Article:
The India-Bangladesh border is unique for several reasons. One such unique characteristic is the close proximity of Indian and Bangladeshi border villages. In the border villages there are houses where the front door is in India and rear opens on the Bangladeshi side. Such instances are the norm and not an exception. During my month long travel along the south Bengal frontier I effortlessly crossed over from India into Bangladesh and vice versa with ease. By doing this I wanted to demonstrate how easy it is for illegal migrants and terrorists to infiltrate.
I met Aslam, a Bangladeshi in the Indian village of Haripukur. He had sauntered across the border to meet his friends and relatives. I told him I wanted to visit his village and he readily agreed to escort me. He took me through the winding lanes of Haripukur and soon we reached a narrow and precarious path behind a mud house.
On one side was the mud wall of the house and on the other a pond. I watched my steps as I followed Aslam, ten feet away he stopped at a concrete pillar. I smiled at him. It was the border pillar marking the sovereign domains of two countries. His hands carved a line in the air as he traced the alignment of border. From the pillar I took one step and I was in another country, in Bangladesh.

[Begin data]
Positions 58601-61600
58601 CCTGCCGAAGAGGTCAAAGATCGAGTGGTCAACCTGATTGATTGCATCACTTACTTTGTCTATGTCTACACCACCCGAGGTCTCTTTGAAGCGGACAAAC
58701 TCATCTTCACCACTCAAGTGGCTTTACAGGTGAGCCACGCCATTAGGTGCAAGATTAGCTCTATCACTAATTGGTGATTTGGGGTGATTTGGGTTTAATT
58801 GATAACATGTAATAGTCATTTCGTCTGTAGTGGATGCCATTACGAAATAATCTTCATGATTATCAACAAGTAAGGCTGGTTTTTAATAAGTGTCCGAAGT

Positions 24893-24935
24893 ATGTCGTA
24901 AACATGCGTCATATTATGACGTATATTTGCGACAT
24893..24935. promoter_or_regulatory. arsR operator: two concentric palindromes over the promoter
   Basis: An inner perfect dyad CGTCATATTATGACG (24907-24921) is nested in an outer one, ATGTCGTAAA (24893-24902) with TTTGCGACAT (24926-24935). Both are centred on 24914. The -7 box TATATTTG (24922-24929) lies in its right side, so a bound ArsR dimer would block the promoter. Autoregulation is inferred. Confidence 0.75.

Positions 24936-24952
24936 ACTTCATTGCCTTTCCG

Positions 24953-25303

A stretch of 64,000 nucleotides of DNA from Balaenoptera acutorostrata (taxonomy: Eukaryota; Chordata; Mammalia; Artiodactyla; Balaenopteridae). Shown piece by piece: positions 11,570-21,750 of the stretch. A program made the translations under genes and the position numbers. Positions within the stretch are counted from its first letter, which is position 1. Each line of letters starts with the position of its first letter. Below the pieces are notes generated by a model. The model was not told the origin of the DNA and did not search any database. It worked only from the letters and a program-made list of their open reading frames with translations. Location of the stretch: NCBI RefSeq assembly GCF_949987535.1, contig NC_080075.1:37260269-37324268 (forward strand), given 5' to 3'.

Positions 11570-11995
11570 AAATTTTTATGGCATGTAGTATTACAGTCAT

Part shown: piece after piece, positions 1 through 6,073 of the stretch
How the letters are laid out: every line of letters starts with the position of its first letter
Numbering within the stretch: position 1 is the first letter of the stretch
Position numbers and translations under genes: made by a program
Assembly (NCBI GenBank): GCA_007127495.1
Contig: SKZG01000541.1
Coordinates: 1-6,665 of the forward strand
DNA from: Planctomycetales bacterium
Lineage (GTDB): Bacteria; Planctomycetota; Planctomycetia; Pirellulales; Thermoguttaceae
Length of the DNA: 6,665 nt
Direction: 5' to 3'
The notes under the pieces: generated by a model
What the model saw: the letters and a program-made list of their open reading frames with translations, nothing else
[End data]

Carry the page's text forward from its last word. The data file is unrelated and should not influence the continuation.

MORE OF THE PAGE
The porosity of the eastern frontier is so mind boggling that it should be made mandatory for bureaucrats, policy makers and politicians in key ministries dealing with security issues to visit these locations to appreciate and familiarize themselves with ground realities.
Later along with Aslam I crossed over back into India. People along bordering villages do this on a regular basis every single day. They simply walk across from Bangladesh into India. The villages are just next to each other. The houses are cheek by jowl. The people live in such close proximity that it become difficult for BSF to distinguish between Bangladeshis and Indians. Now consider how easy it is for a terrorist to walk in and to take shelter in a house in a border village. Locals revealed that this is what illegal migrants do. They cross over, take shelter in a safe house, stay there for a period of time to get their Indian citizenship documentation, basically a ration card and carry on to Kolkata and then to various parts of the country. This is how, for instance, visible Bangladeshi presence has grown in Indian cities – the rickshaw-wallahs in Noida, domestic workers in Jaipur and Delhi.